More by this author

        Leo Babauta

        Founder of Zen Habits and expert in habits building and goals achieving.

        The Gentle Art of Saying No How to Find Your Passion and Live a Fulfilling Life Simple Productivity: 10 Ways to Do More by Focusing on the Essentials How to Pare Your To-do List Down to the Essentials A Guide to Becoming a Better Writer: 15 Practical Tips

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        Last Updated on May 27, 2019

        How to Think Positive and Eliminate Negative Thoughts

        How to Think Positive and Eliminate Negative Thoughts

        In a world that is full of external factors that we cannot control, it is becoming more and more important to at least control ourselves.

        Thinking positively can have a tremendous effect on our lives. By eliminating negative thoughts, we’re able to at least influence the part of our lives that we can control: our own mindset.

        In this article, you will learn how to think positive and ditch the negative thoughts. Before we dive into the step-by-step guide on how to do so, I’d like to share with you how I learned to thinking positive the hard way…

        How I Learned to Think Positive

        At the start of 2019, I was quite stressed at work with multiple tight deadlines. I was constantly worried and the stress was affecting my ability to sleep. Numerous nights in a row, I would experience insomnia, where I had a staring contest with the ceiling because my mind would simply not stop thinking about all the stressful things I had to deal with.

        I eventually got up and wrote everything down. Every single thought that rushed through my head, I wrote it down in detail. This allowed me to do a couple of things:

        • It made everything relatable
        • It showed me that every obstacle that was on my mind was not that big on its own. I was only stressed because these obstacles were big in numbers, while independently, these obstacles were just minor things that I could overcome.
        • It allowed me to think positively about these little obstacles and how I was going to conquer them one at a time.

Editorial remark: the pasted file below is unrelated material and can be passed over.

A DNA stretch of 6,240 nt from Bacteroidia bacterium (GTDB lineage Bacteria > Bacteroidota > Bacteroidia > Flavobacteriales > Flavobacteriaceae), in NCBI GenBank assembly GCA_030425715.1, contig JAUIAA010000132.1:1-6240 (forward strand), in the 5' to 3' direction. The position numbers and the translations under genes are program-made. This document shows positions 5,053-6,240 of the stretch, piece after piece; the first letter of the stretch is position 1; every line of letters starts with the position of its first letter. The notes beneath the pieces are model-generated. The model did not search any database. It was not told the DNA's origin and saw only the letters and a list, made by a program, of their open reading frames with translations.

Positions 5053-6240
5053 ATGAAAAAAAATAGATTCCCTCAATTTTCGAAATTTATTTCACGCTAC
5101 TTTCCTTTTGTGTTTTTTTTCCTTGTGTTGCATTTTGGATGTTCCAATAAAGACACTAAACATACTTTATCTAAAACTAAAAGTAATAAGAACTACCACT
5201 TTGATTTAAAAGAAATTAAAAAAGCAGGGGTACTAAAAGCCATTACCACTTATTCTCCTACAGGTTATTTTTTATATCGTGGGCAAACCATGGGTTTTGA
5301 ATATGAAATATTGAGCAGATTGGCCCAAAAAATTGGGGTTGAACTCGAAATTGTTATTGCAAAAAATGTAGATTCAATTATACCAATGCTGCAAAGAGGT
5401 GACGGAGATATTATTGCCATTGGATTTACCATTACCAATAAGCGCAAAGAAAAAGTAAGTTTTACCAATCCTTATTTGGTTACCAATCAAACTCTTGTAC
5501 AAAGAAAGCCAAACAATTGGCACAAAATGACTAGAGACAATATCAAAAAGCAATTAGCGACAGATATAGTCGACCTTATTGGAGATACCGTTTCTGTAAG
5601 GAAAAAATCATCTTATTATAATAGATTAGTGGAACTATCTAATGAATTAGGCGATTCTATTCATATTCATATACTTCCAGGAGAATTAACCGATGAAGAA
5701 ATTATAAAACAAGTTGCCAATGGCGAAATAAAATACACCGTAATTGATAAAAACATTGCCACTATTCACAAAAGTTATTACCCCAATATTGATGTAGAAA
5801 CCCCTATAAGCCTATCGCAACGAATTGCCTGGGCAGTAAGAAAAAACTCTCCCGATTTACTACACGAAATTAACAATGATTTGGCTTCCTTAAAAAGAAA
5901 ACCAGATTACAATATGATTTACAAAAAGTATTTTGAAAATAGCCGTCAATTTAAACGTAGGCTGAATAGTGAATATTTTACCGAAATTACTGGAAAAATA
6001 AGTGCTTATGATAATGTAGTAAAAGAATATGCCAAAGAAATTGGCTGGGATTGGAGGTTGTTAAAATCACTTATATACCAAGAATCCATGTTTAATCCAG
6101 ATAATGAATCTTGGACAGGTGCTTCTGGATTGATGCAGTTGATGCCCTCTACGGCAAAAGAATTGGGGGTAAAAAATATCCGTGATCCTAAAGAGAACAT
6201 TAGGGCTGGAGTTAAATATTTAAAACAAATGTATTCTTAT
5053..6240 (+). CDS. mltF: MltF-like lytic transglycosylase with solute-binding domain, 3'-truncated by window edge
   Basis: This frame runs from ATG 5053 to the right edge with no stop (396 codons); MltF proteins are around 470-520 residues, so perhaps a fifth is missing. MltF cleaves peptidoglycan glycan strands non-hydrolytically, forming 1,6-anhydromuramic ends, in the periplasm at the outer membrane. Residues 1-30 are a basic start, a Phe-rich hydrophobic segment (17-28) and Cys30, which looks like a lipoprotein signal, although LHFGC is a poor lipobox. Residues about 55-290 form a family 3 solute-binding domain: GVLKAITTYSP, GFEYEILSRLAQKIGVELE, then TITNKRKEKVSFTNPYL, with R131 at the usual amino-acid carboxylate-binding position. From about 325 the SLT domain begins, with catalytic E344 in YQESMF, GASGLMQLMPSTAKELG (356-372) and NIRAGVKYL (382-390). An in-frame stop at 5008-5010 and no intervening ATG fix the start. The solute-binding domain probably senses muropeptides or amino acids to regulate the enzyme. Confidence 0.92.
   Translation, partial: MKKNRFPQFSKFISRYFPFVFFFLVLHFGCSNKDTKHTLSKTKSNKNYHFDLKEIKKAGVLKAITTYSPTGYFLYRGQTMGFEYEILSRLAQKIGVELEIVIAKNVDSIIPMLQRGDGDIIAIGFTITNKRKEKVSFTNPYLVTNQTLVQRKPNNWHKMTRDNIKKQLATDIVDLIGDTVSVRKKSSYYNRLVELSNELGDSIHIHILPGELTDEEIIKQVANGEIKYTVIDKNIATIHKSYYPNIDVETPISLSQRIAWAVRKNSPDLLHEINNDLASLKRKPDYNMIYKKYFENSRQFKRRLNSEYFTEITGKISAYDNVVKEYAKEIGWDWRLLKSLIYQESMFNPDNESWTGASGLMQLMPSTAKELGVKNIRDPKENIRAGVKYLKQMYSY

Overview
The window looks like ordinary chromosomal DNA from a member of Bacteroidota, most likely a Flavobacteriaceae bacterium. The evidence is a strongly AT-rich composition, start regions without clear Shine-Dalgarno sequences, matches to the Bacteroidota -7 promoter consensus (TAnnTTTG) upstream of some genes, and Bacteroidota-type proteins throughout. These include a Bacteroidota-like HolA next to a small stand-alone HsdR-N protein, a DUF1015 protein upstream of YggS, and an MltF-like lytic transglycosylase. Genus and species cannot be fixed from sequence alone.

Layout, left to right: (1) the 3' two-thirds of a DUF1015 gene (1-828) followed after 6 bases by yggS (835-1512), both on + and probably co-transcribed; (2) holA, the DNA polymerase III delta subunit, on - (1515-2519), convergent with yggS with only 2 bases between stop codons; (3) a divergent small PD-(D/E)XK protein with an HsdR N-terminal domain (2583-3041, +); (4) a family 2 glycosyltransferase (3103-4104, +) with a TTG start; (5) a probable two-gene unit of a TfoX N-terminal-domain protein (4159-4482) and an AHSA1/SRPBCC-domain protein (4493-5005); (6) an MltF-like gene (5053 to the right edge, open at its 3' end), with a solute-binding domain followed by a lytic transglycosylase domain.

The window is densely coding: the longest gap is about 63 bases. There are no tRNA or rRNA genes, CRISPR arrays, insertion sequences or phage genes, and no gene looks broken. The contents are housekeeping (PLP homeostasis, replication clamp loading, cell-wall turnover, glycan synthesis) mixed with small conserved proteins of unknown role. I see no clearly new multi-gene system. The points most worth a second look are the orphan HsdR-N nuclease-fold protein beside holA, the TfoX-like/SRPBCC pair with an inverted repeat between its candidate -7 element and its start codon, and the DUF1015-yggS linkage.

• Writing down my negative emotions allowed me to wipe them clean from my mind. Think of it as a laptop: after having browsed for a long time, I was able to clear my RAM and start fresh. My mind was finally clear from negative thoughts.

        After doing this, I was finally able to sleep, and the next day, I slowly started to tackle these small obstacles.

        This is just one example of how I manage to think positively and eliminate negative thoughts from dominating my mind.

        Here are other actionable steps you can follow in order to achieve the same thing.

        Step 1: Turn Every Obstacle into Smaller “Challenges”

        In the intro, you read that I was stressed because I was worrying about a big number of small obstacles as opposed to one big devastating obstacle. Writing down my worries allowed me to zoom out and look at the bigger picture.

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        As a result, I observed my problems as single challenges that I could overcome.

        When you’re currently surrounded with negativity – whether that’s because of a stressful project or problems in a relationship – you should try to dissect that challenge into different sub-challenges.

        For example, if you have to deliver a huge presentation at work on Friday, try to think of this big task as multiple smaller tasks:

        • Find sources to support your presentation
        • Think of interesting anecdotes, introductions or examples
        • Create a general outline of your presentation
        • Complete the first 5 slides
        • Add a small video or puzzle to your presentation
        • Finish the presentation
        • Think of a keyword for each slide to remember what you have to say
        • Practice the presentation in order to finish it within 30 minutes
        • Deliver a great presentation

        While this example may not be relevant to you, the message is all the same. You can tackle pretty much any obstacle – no matter how big it may seem – as long as you take it one step at the time.

        That’s how you can eliminate negative thoughts such as “I can never do that” or “I’ll never be good enough” or “I’ll never reach that goal” from controlling your actions.

        Take it one step at the time and pretty much any goal becomes manageable.

        Step 2: Realize That Positive Thoughts Can Be a Choice

        Happiness is determined as follows:[1]

        • 50% is determined by genetics
        • 10% is determined by external factors
        • 40% is determined by your own outlook

        This determination has been studied by numerous researchers, and while the details differ, the results all share the same observation:

        Your happiness can be influenced by your own thoughts.

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        Even though there are things in life that we cannot control, we can still often control how we react to these things.

        In that sense, we might not get to control 100% of our happiness but we can still influence a big chunk of it.